how to castrate a bull calf?

Discussion in 'Cattle' started by hstd1999, Mar 23, 2005.

  1. hstd1999

    hstd1999 Member

    Messages:
    6
    Joined:
    Dec 15, 2002
    Hi I was wondering if anyone you has ever castrated a bull calf with a knife? And if so what is the proper method for doing this? He is about six month old and I need to do it now!!!!!!!! Thanks for all your help.

    Thanks eric
     
  2. Haggis

    Haggis MacCurmudgeon

    Messages:
    2,246
    Joined:
    Mar 11, 2004
    Location:
    Northeastern Minnesota
    When I was in my twenties I worked a summer on a beef farm and we did hundreds of the little guys. We would just cut off the bottom third of the sporran, pull out the possibles, and give the empty hull a spray of antiseptic.
     

  3. shorty'smom

    shorty'smom Well-Known Member

    Messages:
    267
    Joined:
    Feb 17, 2005
    Location:
    northern Oklahoma
    That's how we do it sometimes. Antiseptic and a sharp knife. We use the blackleg vaccination with tetanus in it.

    My Dh is trying out banding on some of them too. He's satisfied with it I think. It worked well last time we did it so we did it again this time we worked calves. If he's pretty large, cutting is best.

    Still, most cattlement prefer cutting them. It's certain and quick. He'll be sore for a week or two, but be ok eventually.
     
  4. wr

    wr Moderator Staff Member Supporter

    Messages:
    16,484
    Joined:
    Aug 10, 2003
    Location:
    Alberta, Canada
    I would suggest that if you don't have someone who can actually show you how, and there is a technique involved, it might be wiser to call the vet. It's not quite as easy as it looks and the risks are pretty high if you don't know what you're doing. I would recomend banding to the inexperienced long before suggesting they pick up a knife.
     
  5. angus_guy

    angus_guy Well-Known Member

    Messages:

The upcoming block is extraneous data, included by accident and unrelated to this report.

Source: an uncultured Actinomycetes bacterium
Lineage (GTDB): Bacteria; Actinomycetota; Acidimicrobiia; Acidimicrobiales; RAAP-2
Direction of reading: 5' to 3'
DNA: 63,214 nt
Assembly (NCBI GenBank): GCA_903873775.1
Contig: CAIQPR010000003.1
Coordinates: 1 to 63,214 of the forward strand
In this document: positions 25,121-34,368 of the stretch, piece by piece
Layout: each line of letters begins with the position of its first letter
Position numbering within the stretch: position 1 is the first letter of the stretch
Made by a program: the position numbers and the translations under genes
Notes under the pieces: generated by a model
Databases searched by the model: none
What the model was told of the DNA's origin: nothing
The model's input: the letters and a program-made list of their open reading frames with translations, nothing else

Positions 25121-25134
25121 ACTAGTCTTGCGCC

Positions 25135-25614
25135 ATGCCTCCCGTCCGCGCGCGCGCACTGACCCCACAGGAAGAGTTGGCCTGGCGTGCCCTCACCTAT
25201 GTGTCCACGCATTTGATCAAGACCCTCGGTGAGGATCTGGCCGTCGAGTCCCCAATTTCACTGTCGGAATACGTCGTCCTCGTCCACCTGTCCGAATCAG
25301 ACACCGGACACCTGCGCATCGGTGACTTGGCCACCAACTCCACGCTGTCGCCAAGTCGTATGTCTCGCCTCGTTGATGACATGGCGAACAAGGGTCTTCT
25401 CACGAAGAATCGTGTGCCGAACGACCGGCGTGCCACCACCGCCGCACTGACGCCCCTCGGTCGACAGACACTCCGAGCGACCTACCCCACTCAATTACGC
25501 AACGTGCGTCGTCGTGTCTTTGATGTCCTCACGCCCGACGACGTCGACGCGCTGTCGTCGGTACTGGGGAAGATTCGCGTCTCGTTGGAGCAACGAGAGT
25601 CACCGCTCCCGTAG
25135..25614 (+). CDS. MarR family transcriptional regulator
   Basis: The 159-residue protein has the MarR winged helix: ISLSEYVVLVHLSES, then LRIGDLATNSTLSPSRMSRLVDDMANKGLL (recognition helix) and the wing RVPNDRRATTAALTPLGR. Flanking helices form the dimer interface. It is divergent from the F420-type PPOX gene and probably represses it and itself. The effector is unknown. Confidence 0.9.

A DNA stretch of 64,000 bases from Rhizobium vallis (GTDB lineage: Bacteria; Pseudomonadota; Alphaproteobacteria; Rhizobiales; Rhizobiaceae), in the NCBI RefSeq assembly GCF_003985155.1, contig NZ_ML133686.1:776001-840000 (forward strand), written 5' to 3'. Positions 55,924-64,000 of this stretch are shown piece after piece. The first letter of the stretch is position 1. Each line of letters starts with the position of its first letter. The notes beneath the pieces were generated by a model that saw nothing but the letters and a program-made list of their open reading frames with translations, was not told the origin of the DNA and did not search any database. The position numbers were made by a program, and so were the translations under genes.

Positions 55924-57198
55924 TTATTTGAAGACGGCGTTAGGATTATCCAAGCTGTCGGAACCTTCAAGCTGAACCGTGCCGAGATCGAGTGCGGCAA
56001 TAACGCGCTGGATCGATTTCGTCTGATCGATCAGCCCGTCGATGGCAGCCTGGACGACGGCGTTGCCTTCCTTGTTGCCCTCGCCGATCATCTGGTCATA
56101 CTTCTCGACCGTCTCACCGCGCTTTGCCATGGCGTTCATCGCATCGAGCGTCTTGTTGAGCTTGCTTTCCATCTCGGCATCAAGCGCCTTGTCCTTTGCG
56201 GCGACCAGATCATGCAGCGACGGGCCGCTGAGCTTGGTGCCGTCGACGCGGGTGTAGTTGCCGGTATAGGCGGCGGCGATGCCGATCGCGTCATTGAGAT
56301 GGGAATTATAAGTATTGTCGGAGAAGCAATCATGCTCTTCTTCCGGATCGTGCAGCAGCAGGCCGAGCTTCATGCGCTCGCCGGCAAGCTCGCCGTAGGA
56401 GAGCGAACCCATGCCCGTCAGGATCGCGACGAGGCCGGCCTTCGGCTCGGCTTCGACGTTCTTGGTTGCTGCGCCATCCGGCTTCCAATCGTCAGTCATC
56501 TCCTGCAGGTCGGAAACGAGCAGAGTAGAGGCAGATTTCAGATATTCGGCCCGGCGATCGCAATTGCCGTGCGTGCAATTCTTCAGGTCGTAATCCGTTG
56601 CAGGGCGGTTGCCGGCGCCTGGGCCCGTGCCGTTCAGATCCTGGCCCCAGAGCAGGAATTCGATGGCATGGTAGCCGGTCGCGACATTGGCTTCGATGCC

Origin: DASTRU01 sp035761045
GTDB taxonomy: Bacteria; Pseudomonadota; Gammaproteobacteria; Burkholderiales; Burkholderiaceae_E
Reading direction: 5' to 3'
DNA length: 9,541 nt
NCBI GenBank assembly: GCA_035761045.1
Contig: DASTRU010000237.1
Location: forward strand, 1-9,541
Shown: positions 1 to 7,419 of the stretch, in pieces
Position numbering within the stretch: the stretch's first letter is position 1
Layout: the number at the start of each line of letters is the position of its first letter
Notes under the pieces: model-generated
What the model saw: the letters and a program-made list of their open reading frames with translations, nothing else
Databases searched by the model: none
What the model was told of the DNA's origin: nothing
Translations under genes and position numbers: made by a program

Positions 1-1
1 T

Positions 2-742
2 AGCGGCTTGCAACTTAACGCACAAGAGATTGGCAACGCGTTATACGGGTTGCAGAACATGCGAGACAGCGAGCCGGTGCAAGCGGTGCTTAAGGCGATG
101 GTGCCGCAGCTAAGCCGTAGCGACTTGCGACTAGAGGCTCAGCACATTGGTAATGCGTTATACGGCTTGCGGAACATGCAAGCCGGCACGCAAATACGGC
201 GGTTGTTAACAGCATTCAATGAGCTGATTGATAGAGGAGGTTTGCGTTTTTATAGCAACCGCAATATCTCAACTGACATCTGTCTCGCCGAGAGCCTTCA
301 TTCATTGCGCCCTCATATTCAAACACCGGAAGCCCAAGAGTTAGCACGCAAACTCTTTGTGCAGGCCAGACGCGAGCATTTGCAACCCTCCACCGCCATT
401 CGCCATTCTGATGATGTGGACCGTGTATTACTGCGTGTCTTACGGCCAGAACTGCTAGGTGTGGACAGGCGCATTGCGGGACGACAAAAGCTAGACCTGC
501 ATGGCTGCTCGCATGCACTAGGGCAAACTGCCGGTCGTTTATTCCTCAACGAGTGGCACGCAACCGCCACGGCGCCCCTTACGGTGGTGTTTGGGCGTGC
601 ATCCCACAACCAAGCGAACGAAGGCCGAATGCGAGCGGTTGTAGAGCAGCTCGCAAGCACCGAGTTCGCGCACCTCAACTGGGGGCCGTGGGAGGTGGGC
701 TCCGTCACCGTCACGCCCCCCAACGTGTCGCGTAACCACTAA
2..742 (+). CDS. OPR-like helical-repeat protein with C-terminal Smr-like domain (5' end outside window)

92
    Joined:
    Jun 22, 2004
    I would Concur with the inexperienced making a trip to the vet and the cost is minimal $5-10

    However my vet has advised me that in banding they run a high risk of tetnus.

    Anyone have experience with this if so what is tour incedence of tetnus
     
  6. wr

    wr Moderator Staff Member Supporter

    Messages:
    16,484
    Joined:
    Aug 10, 2003
    Location:
    Alberta, Canada
    I've never encountered tetnus as the result of banding but I have to say in all the years I've had livestock, I've never even seen tetnus, maybe it's our climate or location. I know the oldtimers talk about it.
     
  7. agmantoo

    agmantoo agmantoo Supporter

    Messages:
    10,854
    Joined:
    May 22, 2003
    Location:
    Zone 7
    I band lots of bull calves and have never experienced a problem other than an occasional band breaking if I let the bands get old. Once applied I have not had a band to break. The break happens when I initially expand the band on the banding tool.IMO, inserting ear tags is a greater risk for infection than a band. In fly season the banding technique affords a level of protection from the insects. Bands are very cheap if bought by the 100 from the online vet supply sources. I store the unused bands in the freezer and that prolongs the band materials life. Here is a neat aid for the inexperienced but can work for the experienced.......get a thin piece of tough plastic about 1/8 inch thick and slightly larger than a playing card. In the center of one of the narrow ends cut a slot 3/8 inch wide from the end to the center of the card/plastic. When you go to band a calf, slide the plastic tool between the belly and the scrotum. This will permit you to verify that you have the testicles (both) and then you can apply the band without one of the testicles escaping back into the belly area.

    ____________________________
    ____________________________
    ____________________________
    ____________________________
    ______________ _____________
    ______________^ SLOT 3/8 inch"
    ______________
    ______________v_____________
    ____________________________
    ____________________________
    ____________________________
     
  8. Christiaan

    Christiaan Dutch Highlands Farm

    Messages:
    1,642
    Joined:
    Mar 12, 2004
    Location:
    Along the Stillaquamish, Washington
    I'd check around with my neighbors and see if any of them have cattle experience. Its not something you want to do without some expert guidance.
     
  9. cowboy too

    cowboy too New Member

    Messages:
    1
    Joined:
    May 24, 2005
    Location:
    Oregon
    First, you want the animal secure. Typically this means horses with ropes on front and back legs with calf on its side on the ground. You can also do it (depending on calf size) with a person holding a rope around the back legs and another person kneeling on the front shoulder (one knee on neck, one knee behind shoulder), bending the upper leg up close to the shoulder, mostly so you have something to hold on to. Obviously other ways include using a squeeze chute but lying on the ground is the easiest.